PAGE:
Outdoors Blog

Quest to ban toxic yew that killed wildlife begins this month; nursery group opposes

A Boise woman’s quest to ban toxic yew plants in Idaho will begin moving through the state’s negotiated rulemaking process this month.

Angela Rossmann petitioned the Idaho State Department of Agriculture with the goal of preventing the popular landscaping plants from being imported to Idaho. She wants “to protect people, domestic animals and wildlife from fatal ingestion particularly within the urban and wildlife interface in Idaho,” she wrote.

Yew poisoning was cited as the cause of death for at least 28 elk, 50 pronghorn and an unknown number of deer statewide this winter as more wild animals than usual filtered into populated areas in search of food that wasn’t covered with snow. The 50 pronghorn died in one incident in Payette and eight mule deer died in one week in East Boise.

The Idaho Nursery & Landscape Association, which represents 340 growers, wholesalers and maintenance crews in and around the state, opposes Rossmann’s petition. The group prefers to educate its members about where yews shouldn’t be planted.

“I just don’t want that — ‘knee-jerk’ is probably the best word — reaction to something that was so unusual that happened last (winter),” said Ann Bates, the executive director of INLA. “I don’t want to send our regulators and everybody into a spin when it doesn’t have to be that way.”

Rossmann contacted the Department of Ag about treating landscaping yews — Japanese, Chinese and English — as noxious weeds. She considered requesting an emergency, temporary rule that would have required the governor’s approval. She was encouraged to go through the slower-moving negotiated rulemaking process instead, she said, because it allows all stakeholders to get involved in the process.

The more people who get involved, the better the final rule will be, said Brian Oakey, deputy director of ISDA.

Gov. Butch Otter’s office provided the necessary approval for Rossmann’s potential rule to move forward, Oakey said, but the ISDA won’t take a position on the matter in advance.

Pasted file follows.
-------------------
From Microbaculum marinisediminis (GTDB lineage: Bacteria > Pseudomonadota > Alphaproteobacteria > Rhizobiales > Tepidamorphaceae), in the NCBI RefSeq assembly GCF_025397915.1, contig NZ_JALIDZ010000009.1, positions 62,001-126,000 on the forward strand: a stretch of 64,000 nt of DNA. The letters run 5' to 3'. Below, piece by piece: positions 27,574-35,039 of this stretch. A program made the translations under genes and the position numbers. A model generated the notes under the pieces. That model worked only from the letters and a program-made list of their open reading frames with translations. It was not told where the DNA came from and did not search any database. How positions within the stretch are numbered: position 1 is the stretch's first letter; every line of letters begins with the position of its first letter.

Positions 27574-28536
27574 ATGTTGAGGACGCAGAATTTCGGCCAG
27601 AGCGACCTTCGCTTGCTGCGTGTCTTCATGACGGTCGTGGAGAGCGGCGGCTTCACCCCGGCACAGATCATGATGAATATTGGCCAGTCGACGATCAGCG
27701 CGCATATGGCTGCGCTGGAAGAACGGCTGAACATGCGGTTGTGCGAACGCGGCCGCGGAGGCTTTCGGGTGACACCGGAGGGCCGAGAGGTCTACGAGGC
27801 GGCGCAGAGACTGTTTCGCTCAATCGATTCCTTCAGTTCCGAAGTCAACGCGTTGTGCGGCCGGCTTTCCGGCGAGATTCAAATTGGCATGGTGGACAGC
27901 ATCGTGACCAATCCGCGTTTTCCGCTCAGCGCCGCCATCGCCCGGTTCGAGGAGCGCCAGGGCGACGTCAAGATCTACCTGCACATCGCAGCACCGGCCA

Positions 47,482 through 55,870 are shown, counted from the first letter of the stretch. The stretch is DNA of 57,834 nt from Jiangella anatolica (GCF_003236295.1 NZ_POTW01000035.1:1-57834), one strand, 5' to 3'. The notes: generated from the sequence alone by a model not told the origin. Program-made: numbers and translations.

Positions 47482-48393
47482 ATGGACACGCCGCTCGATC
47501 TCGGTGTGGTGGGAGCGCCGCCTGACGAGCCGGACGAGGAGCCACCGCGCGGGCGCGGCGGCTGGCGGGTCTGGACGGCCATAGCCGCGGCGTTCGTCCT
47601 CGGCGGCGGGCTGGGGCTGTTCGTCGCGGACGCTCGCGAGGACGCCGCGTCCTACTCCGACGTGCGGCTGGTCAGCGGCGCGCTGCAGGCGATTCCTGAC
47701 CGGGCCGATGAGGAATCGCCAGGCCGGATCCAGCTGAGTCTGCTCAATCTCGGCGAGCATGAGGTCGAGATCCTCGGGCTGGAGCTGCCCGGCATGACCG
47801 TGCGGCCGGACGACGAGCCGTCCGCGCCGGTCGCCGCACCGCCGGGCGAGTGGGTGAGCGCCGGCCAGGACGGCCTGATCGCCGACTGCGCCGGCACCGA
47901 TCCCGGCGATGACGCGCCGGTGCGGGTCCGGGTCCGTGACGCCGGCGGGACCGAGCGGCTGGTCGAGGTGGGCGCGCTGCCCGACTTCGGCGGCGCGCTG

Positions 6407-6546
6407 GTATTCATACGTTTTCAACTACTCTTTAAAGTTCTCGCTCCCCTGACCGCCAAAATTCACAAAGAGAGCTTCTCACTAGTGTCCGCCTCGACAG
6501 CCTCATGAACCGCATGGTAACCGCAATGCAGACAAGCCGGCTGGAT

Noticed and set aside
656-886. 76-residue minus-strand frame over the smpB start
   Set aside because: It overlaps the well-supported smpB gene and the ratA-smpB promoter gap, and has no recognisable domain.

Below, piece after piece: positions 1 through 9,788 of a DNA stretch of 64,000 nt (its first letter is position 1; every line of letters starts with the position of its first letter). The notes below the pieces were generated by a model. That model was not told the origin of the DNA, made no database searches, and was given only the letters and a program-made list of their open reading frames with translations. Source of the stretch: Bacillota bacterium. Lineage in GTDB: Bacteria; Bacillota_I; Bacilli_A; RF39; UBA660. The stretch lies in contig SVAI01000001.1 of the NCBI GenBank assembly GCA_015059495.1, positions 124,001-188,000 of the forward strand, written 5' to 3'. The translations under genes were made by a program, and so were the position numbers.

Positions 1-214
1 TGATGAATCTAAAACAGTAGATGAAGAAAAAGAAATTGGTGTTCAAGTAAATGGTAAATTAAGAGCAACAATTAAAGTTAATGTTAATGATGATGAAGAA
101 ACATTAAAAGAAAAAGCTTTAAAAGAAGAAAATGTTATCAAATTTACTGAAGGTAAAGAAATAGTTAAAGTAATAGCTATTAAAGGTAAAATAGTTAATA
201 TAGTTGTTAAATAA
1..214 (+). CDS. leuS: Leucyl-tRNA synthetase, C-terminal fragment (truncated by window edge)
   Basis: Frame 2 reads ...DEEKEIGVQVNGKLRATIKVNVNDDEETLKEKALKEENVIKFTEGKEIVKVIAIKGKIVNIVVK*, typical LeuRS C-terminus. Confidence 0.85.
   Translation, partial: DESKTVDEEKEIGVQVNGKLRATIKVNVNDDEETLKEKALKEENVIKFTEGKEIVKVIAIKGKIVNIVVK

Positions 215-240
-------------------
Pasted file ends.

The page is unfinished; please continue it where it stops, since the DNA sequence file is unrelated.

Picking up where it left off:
“Rather than us try to influence the outcome at the beginning,” Oakey said, “we learn more (and) we gather better data and information if we let the interested parties take their positions and we act more as a facilitator at this stage.”

The first step will be a meeting of interested parties — the public is invited — at 1:30 p.m. May 16 at the ISDA office in Boise (2270 Old Penitentiary Road).

Sharon McTernan of Meridian, who isn’t affiliated with Rossmann, also has submitted a petition in favor of a yew ban.

“Why are there still stores allowed to sell these poisonous and disgusting plants?” she wrote. “They should be fined and/or have their licenses removed at least until they no longer sell them.”

INLA, based in Idaho Falls, wrote a letter in opposition to the potential ban and plans to have several representatives at the May 16 meeting. Bates cited the yew’s long history in the state, the relatively rare fatal incidents and the unusually harsh conditions this past winter.

“It is a beautiful plant that grows well in our area and is not remotely invasive,” Bates wrote.

She also mentioned the logistical challenge of removing existing yews; the potential of the government coming onto private property to deal with yews; the existence of other poisonous plants that could be targeted in the future; and the alternative of educating the public and prohibiting use of yews in areas animals are known to roam.

In Idaho, noxious weeds are defined as “any plant having the potential to cause injury to public health, crops, livestock, land or other property; and which is designated as noxious by the director (of ISDA).” Landowners are responsible for controlling noxious weeds on their property.

“What we, as the association, especially are against is to make it a noxious weed,” Bates said, “because that’s not what it is. ... You make it a noxious weed and it opens up a whole new world of regulation and removal.”

The first meeting will begin the conversation. From there, the ISDA will decide how many more meetings will be needed to come to a final rule proposal. The goal is for a consensus to emerge, but that’s unlikely in controversial situations like this.

“We have the authority to make a decision even in the absence of consensus,” Oakey said. “... When you’ve got a controversial issue, when there’s a pretty wide gap, it can be tough to bring people to the middle. It does happen. This will be a tough one.”

ISDA needs to come up with a proposed rule by late August and finalize the proposal in November. The Legislature then would consider the rule in the 2018 session. If either the House or Senate approves a rule, it is adopted. If both vote against it, the rule is rejected.

In the meantime, Rossmann is encouraged by the people she meets who say they’re removing yews and the stores that have decided to stop selling them.

“I like to believe the market is going to correct itself,” she said.